While waiting for the local building inspector to come and check the framework, before I install the insulation, I started on making the frames for the insect repellant window mesh for the room. 

I have had a couple of discussions with my builder friend Cvjetko about the merits of keeping and converting the current and sound windows to double glazing. His view is that I should just have new aluminium windows installed. 

I rather like the old wooden frames though, and because the wood is perfect, having been shielded by exterior shutters, which do need replacing, I am going to keep them. 

After running the timber through the Makita thicknesser, I cut the lap joints, then with my two 90º corner jigs, I glued and screwed two of the eight corners.

Once again, the number of knots in the wood has caused some difficulty and a lot of wastage. This work will continue next week.

Things are growing well in the gardens and the plums will be ready in just a couple of weeks and I think there will be a bumper crop of yellow plums. 

The branches are weighed down with fruit. I have started to harvest my salad crops this week.

I planted Rocket and early lettuce and the Rocket in particular is ready just 35 days from planting, with a couple of the larger lettuce heads too.

We have had a little rain overnight, just over 10 mm (10 liters per meter), which has made the weeds grow like crazy. But with wind and hot sun, it was not long before the soil surface was completely dry again. 

This strip of salad and vegetable crops is generally doing OK, albeit they do need a lot of irrigation, but then everything in the gardens and orchards does, except some very old and well established trees. 

What interests me though, is the principle of being able to grow some catch crops between the trees in this orchard.

I have planted trees here for the future. It's a bit like the planning for the future in the house. Trees take a long time to reach maturity (remember "plant plums for your sons and pears for your heirs"), so I have planted a number of saplings, knowing that once in the ground, they can do their own thing, more or less, until I have the building work finished. Then I can devote much more time to the horticulture, by which time (I hope) the trees are starting to produce fruit.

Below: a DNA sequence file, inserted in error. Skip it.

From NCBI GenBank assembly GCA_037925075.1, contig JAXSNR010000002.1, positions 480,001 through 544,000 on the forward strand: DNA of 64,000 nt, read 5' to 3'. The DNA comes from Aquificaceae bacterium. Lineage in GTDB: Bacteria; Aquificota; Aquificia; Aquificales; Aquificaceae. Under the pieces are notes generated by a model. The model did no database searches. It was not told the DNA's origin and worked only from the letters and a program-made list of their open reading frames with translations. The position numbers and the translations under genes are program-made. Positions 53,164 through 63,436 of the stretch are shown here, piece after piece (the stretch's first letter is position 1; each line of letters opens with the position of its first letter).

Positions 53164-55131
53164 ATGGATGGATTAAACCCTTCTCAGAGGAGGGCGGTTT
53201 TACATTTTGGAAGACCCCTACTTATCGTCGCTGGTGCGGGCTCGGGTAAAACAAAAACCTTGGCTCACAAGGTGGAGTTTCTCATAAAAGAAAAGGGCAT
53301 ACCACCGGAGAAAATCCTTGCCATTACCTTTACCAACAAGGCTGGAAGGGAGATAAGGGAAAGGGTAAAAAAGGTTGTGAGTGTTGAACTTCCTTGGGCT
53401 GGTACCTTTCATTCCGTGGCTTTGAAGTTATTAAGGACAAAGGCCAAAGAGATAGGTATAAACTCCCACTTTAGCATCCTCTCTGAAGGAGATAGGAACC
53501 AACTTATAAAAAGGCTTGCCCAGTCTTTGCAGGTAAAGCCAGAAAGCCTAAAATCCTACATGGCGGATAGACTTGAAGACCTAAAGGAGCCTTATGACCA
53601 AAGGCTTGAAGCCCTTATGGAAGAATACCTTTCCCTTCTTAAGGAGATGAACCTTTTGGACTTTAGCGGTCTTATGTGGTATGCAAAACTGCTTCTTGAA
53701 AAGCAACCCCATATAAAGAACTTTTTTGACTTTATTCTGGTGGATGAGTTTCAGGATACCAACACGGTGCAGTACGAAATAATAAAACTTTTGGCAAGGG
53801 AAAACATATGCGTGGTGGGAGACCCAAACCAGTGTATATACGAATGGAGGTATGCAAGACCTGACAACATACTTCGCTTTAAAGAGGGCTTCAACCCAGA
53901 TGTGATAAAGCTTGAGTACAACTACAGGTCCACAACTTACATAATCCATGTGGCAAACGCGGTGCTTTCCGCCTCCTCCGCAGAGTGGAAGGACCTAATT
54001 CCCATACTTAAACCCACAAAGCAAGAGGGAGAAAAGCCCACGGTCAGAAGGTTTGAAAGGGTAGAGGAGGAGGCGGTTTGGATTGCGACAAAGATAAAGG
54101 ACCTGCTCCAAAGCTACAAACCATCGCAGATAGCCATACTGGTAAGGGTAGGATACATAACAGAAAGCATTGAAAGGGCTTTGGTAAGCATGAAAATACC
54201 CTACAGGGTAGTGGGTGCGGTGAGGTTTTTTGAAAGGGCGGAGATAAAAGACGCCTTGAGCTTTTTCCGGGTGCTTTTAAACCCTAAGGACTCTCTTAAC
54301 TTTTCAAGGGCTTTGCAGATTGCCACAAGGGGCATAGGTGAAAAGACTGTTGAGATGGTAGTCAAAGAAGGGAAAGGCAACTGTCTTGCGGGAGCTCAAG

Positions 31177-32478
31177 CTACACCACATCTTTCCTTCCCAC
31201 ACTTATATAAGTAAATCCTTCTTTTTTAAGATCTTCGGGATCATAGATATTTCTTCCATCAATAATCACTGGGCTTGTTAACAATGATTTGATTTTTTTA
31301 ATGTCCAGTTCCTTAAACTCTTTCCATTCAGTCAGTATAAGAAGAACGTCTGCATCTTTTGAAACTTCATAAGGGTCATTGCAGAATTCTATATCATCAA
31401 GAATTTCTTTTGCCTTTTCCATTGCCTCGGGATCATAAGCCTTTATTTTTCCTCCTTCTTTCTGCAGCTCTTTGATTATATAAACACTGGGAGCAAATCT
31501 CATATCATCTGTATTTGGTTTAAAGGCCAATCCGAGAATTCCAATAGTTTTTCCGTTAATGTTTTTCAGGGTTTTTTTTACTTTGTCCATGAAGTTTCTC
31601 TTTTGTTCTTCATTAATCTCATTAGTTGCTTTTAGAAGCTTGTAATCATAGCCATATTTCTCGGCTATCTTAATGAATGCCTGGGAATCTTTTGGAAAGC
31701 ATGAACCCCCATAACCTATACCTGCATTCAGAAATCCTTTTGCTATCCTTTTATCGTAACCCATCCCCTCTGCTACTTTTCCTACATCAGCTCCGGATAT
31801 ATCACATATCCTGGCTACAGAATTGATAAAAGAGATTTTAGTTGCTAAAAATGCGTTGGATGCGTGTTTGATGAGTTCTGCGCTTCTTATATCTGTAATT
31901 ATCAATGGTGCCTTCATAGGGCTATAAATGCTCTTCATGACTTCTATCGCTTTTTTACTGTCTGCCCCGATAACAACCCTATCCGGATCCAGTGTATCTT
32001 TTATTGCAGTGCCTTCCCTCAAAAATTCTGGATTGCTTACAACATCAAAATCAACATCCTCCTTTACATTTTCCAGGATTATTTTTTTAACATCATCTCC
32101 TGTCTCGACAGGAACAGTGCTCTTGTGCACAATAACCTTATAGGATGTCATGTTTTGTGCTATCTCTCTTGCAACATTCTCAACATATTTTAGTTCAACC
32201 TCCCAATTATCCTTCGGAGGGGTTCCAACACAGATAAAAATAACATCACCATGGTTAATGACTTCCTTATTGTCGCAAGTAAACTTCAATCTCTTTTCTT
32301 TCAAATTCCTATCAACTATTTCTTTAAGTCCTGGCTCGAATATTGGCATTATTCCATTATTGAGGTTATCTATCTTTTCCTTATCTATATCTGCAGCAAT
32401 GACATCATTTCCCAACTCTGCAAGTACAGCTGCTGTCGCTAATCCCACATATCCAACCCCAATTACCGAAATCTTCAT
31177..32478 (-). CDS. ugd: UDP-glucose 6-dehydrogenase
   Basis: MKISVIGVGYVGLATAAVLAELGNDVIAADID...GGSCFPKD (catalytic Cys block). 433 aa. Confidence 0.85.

One tree I bought when I first came to the island has fruit developing on it, for the first time, this year.

This is a Persimmon, Diospyros kaki, also known as a Kaki. The flowers are insignificant, small and greenish white, but what you can see is the remains of the flower, the brown calix, with the fruit developing behind. A couple of trees I have are looking rather sick though.

I bought two Askolano Olive trees this spring, but they really do not look very happy. The leaves are all curling and turning brown. Quite a few have dropped off. I have been giving them all the proper care but having asked local experts, they think I have perhaps been unlucky with them. 

They may pull through, time will tell. In the meantime I will keep up my routine of TLC.

I have been wondering if it is something with the soil in this orchard, because elsewhere everything I have planted just grows. This is an olive growing island and I have seen a small plot just down the lane where the owner stuck half a dozen olive trees in the ground and left them, occasionally clearing the weeds. They grew and thrived on neglect and this year they are covered in flowers. Maybe I am trying a little too hard? 

Of course the antipodal point to "something in the soil" is "nothing in the soil". By that I mean it is missing key trace elements and minerals. I have found a laboratory where I can send soil samples to for testing, but it is expensive and to do it properly I would need to take a lot of samples. As a first step, I think I will get a mineral test kit. I already know what the soil pH is, that is a simple test, but there are now accurate test kits to test for a number of the important elements required for healthy plants.

As this orchard was where the previous residents kept goats and chickens, I would have expected that the soil composition would have been good. Certainly when compared to the citrus orchard, the soil looks and feels very different. 

It is lighter and has more organic matter, but it may be that having had animals in for a number of years, the soil chemistry may be out of balance. More work in this area is required! 

Meanwhile the Seven Spot Ladybirds, Coccinella septempunctata are out in force, feasting on the aphids. May the Ladybird Force be with you and your plants!